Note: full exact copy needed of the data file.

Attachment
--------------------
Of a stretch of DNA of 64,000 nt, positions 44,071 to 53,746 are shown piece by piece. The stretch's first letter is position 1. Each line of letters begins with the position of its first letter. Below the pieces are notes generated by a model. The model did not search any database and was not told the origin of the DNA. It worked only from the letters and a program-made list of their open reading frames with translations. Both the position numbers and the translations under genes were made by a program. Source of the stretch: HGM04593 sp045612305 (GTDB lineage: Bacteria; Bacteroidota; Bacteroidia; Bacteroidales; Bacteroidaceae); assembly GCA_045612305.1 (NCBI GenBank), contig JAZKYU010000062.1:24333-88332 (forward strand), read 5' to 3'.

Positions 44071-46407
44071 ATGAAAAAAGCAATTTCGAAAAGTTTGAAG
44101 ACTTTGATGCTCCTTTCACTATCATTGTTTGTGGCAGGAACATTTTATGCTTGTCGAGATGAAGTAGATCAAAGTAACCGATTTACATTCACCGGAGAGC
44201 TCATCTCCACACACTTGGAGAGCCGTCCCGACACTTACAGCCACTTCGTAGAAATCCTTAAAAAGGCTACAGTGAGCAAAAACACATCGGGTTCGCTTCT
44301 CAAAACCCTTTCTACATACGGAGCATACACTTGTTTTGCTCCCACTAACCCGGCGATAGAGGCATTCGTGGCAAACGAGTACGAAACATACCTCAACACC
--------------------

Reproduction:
Of a stretch of DNA of 64,000 nt, positions 44,071 to 53,746 are shown piece by piece. The stretch's first letter is position 1. Each line of letters begins with the position of its first letter. Below the pieces are notes generated by a model. The model did not search any database and was not told the origin of the DNA. It worked only from the letters and a program-made list of their open reading frames with translations. Both the position numbers and the translations under genes were made by a program. Source of the stretch: HGM04593 sp045612305 (GTDB lineage: Bacteria; Bacteroidota; Bacteroidia; Bacteroidales; Bacteroidaceae); assembly GCA_045612305.1 (NCBI GenBank), contig JAZKYU010000062.1:24333-88332 (forward strand), read 5' to 3'.

Positions 44071-46407
44071 ATGAAAAAAGCAATTTCGAAAAGTTTGAAG
44101 ACTTTGATGCTCCTTTCACTATCATTGTTTGTGGCAGGAACATTTTATGCTTGTCGAGATGAAGTAGATCAAAGTAACCGATTTACATTCACCGGAGAGC
44201 TCATCTCCACACACTTGGAGAGCCGTCCCGACACTTACAGCCACTTCGTAGAAATCCTTAAAAAGGCTACAGTGAGCAAAAACACATCGGGTTCGCTTCT
44301 CAAAACCCTTTCTACATACGGAGCATACACTTGTTTTGCTCCCACTAACCCGGCGATAGAGGCATTCGTGGCAAACGAGTACGAAACATACCTCAACACC